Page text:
I recently wrote a post on How to know when to change course in your research, and I got the following question from a reader:
interesting (and helpful) comments. however, once you recognize that there is a ‘problem’ how do you dig yourself out a hole?
Indeed, it is not enough to know that you drove your wheels into a muddy patch – the real deal is then figuring out what to do about the situation.
Here’s a number of strategies that you can use to get back on track:
1. Trace back your trail
Follow the trail that you developed back, until you find the point where you went off on tangents. For problems in STEM fields, you might like to go back to your basic assumptions, and test if these are valid. You might find that your research led to the conclusion that one (or more) of your basic assumptions were not fulfilled. And that’s not a catastrophe – it’s an important aspect to recognize. But if the basic assumptions aren’t fulfilled, you’ll have to sit quietly for a moment and wonder why they were not fulfilled, and how your approach changes because of these assumptions not being fulfilled. And once you start pondering on these questions, I reckon you will start to see new possible roads to follow, and before you realize it, you’ll be up and out of the hole again.
2. Gather your troops
You lost a battle, but not the war! So take a deep breath, and take stock of your “army”. What work that you did can you still use, in one way or another? Which literature sources are key to your resource? Which experiments did you do, what did you learn, and what needs to be figured out still? Try to come up with an honest assessment of your current situation. Start by thinking about your research question (that’s the key to everything!) and then write down / sketch / draw / mindmap / whatever for yourself where you are. Which subquestions have you answered? Did you move away from your original research question, and did that maybe cause you to find yourself at a dead end? Do you need different methods to come to a better answer of some subquestions of your research question? Consider yourself a general who is counting all the remaining soldiers in his army after a battle, so that he can come up with the best strategy for the next round.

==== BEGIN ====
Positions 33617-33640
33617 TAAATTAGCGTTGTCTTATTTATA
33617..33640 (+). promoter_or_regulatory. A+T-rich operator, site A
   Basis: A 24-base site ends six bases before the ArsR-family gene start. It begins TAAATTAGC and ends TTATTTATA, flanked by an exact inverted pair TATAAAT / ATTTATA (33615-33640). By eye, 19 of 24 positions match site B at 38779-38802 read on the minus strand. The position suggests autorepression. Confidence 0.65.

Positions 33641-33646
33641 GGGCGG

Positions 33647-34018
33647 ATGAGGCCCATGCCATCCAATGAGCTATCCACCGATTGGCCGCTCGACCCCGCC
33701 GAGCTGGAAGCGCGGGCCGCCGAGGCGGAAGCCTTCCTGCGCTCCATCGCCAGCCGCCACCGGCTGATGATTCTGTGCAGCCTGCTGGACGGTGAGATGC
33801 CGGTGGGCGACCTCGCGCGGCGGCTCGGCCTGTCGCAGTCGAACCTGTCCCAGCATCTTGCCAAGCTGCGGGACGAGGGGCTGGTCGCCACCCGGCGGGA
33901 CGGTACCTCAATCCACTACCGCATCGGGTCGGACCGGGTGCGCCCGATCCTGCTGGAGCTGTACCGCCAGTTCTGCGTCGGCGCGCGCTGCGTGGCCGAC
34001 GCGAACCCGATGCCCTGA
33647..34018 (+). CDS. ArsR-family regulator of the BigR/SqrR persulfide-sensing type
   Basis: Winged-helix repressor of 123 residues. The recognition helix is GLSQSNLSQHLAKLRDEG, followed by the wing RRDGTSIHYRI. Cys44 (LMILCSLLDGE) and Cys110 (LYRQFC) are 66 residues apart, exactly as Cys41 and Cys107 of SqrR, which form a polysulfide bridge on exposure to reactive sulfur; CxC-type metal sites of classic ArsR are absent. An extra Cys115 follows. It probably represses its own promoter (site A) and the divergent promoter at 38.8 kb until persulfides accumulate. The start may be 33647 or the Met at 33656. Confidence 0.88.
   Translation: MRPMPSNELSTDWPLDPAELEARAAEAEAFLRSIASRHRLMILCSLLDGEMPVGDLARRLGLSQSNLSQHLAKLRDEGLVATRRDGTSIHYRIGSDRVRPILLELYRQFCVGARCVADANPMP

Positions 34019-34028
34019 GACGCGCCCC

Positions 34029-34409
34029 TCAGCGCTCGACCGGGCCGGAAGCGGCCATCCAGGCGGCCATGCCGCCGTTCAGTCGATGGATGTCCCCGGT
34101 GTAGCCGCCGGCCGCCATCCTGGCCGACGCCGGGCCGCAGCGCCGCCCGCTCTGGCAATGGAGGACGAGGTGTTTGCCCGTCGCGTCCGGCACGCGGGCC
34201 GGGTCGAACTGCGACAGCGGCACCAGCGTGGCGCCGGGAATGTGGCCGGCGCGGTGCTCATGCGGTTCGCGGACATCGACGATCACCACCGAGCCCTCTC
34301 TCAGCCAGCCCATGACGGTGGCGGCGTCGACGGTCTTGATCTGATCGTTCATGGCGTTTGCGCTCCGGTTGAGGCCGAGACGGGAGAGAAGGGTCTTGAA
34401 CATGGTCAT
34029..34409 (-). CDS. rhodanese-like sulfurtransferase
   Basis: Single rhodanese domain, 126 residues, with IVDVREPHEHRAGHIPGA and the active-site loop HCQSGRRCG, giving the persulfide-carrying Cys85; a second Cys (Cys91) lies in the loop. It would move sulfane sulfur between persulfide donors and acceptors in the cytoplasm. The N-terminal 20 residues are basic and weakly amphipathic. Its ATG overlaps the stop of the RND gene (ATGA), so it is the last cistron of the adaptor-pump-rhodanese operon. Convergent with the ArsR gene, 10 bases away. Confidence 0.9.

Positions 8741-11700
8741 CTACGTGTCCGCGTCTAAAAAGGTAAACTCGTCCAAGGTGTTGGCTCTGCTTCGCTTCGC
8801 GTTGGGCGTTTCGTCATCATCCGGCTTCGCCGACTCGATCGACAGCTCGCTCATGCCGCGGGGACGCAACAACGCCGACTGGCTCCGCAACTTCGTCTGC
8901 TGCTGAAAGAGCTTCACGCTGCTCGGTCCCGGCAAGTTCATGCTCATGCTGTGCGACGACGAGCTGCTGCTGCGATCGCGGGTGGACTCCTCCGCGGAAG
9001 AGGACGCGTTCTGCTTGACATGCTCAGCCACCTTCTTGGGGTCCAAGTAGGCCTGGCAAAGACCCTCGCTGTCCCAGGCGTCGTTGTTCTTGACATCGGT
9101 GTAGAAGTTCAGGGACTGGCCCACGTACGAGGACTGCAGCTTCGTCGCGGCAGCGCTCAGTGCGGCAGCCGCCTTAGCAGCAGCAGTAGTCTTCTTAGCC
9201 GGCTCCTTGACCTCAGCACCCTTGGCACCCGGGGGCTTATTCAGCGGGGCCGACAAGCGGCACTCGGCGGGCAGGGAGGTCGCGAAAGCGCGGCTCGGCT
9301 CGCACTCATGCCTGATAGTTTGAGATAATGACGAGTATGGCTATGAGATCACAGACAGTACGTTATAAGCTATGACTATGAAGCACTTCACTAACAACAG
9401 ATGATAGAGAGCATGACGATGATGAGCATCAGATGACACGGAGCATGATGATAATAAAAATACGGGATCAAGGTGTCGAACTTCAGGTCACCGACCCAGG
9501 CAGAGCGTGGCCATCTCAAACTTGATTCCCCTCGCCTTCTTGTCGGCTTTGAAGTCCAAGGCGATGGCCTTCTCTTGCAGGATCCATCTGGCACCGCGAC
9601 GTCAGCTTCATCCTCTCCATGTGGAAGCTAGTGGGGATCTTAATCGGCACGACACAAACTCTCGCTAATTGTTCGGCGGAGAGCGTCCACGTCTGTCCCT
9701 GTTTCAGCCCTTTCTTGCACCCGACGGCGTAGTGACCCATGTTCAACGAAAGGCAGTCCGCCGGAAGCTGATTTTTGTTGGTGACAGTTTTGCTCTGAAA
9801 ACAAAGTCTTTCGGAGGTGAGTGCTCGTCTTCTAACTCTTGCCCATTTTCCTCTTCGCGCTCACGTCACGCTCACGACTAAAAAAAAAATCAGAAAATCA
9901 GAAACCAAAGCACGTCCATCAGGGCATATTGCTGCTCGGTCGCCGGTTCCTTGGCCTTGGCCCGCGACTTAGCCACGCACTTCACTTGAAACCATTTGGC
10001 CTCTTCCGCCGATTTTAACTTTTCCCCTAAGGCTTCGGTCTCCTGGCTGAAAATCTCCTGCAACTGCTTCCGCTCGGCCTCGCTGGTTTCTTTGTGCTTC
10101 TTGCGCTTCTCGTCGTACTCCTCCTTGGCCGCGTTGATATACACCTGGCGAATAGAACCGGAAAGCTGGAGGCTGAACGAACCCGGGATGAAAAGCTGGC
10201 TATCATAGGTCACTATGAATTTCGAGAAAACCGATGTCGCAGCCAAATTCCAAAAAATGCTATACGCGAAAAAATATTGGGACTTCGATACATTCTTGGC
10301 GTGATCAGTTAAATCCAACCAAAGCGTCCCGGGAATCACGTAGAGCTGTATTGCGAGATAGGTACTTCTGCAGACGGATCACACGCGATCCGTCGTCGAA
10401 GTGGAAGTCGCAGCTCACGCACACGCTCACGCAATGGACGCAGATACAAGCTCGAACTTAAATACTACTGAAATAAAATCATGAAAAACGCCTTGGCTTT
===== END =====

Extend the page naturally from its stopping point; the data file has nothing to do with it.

3. Take a break
If you feel overwhelmed, escape. Really, you just can’t think clearly if your brain is in panic- and stress-mode. So take a day off, take a weekend off, spend a week long watching movies from your bed every night, get out and hike a long trail – whatever works for you to get the worries off your mind and prepare yourself to come back after a few days with fresh eyes to reassess your situation. You’ll most likely see that it is not that bad, after all.
4. Assess what was useful
If you spent a couple of months following a lead that didn’t work out – not all is lost. Most times, you will have produced something. And research showing what does not work, in my opinion, should be shared and published too – if only to warn other researchers not to go down the rabbit hole. It’s a fact that negative results barely ever get published – a worrying statistic that leads to the so-called “publication bias”. You might not make it into a big journal by writing about your failures, but somewhere you owe it to your research community to communicate what does not work: present it at a conference, blog about it, put out a report into the public domain – but do something with it.
5. Ask for help
If your thoughts keep running in circles, don’t feel ashamed. There are always senior faculty members who are willing to sit with you for a moment and follow your logic – and then you where it sounds flawed. Academia is for the independent, but often we could do things faster and more profound by asking for someone else’s input. If you’re a PhD student, you are an apprentice, and it’s perfectly fine to tell your supervisor that you hit a roadblock and are wondering how to escape. But even if you are an early career researcher, or maybe a senior faculty member, it’s still OK to ask someone to sit with you and discuss the topic you got stuck on. And often, you’ll get a new perspective even from talking about the problem to someone else. Fleshing out a knot out loud brings you new insights.
6. Ask yourself critical questions
Let’s go back to the red flags for being stuck in the wrong direction in your research. Now we can turn these red flags into critical questions to help you find your way out of the black hole you got into:
– What are the basic assumptions? Which ones are violated? Why are these violated? Which changes do you need to make? (something we discussed at length in #1).
– How can you return to basic principles from your approach? Can you study a benchmark problem and see what is missing? Which steps do you need to take to make simple cases suitable for your work?
– What are the boundaries of the theories that you are applying? Are you using any (semi)-empirical formulas that are tied to the range over which the parameters were tested? Can you revisit the theories you applied and check the boundaries?
– Can you simplify the methods you are using? I once heard a professor say that, if you simplify your approach down to an easy hand calculation method, and you can have results within 20 to 30% of the “true” (or experimental) values, that you are on the right track. The beauty of science often lies in simplicity. Try to find where the simplicity in your solution might be.
By all means, don’t beat yourself up over getting down on the wrong trail. You might have lost a few months’ of time, but you have come out the other end with a few more skills, and lessons learned!
What do you do when you need to get yourself out of a black hole? Do you agree with these techniques? Please let me know in the comments below!